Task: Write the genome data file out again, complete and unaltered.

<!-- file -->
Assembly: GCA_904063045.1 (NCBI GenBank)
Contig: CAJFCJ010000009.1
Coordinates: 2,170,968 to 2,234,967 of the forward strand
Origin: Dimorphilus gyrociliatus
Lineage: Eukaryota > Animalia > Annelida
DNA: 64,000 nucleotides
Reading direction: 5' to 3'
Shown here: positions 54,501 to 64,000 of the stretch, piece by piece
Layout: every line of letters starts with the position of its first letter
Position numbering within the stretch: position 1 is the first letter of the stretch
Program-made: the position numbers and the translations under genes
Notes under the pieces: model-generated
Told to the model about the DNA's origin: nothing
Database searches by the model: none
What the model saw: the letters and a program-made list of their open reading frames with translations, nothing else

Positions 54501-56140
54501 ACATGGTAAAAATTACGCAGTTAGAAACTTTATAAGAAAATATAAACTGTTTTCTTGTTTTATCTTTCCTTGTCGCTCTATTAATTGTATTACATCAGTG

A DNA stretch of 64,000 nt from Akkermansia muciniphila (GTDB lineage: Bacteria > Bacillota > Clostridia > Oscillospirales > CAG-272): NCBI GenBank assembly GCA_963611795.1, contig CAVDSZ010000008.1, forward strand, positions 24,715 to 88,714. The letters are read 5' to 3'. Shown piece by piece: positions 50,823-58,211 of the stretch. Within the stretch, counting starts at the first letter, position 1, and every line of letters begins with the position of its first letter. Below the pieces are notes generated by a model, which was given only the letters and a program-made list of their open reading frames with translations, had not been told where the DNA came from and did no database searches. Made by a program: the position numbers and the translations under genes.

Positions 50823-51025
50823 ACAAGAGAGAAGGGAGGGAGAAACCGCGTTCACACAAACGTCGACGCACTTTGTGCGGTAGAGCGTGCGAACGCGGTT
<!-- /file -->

Assembly: GCA_904063045.1 (NCBI GenBank)
Contig: CAJFCJ010000009.1
Coordinates: 2,170,968 to 2,234,967 of the forward strand
Origin: Dimorphilus gyrociliatus
Lineage: Eukaryota > Animalia > Annelida
DNA: 64,000 nucleotides
Reading direction: 5' to 3'
Shown here: positions 54,501 to 64,000 of the stretch, piece by piece
Layout: every line of letters starts with the position of its first letter
Position numbering within the stretch: position 1 is the first letter of the stretch
Program-made: the position numbers and the translations under genes
Notes under the pieces: model-generated
Told to the model about the DNA's origin: nothing
Database searches by the model: none
What the model saw: the letters and a program-made list of their open reading frames with translations, nothing else

Positions 54501-56140
54501 ACATGGTAAAAATTACGCAGTTAGAAACTTTATAAGAAAATATAAACTGTTTTCTTGTTTTATCTTTCCTTGTCGCTCTATTAATTGTATTACATCAGTG

A DNA stretch of 64,000 nt from Akkermansia muciniphila (GTDB lineage: Bacteria > Bacillota > Clostridia > Oscillospirales > CAG-272): NCBI GenBank assembly GCA_963611795.1, contig CAVDSZ010000008.1, forward strand, positions 24,715 to 88,714. The letters are read 5' to 3'. Shown piece by piece: positions 50,823-58,211 of the stretch. Within the stretch, counting starts at the first letter, position 1, and every line of letters begins with the position of its first letter. Below the pieces are notes generated by a model, which was given only the letters and a program-made list of their open reading frames with translations, had not been told where the DNA came from and did no database searches. Made by a program: the position numbers and the translations under genes.

Positions 50823-51025
50823 ACAAGAGAGAAGGGAGGGAGAAACCGCGTTCACACAAACGTCGACGCACTTTGTGCGGTAGAGCGTGCGAACGCGGTT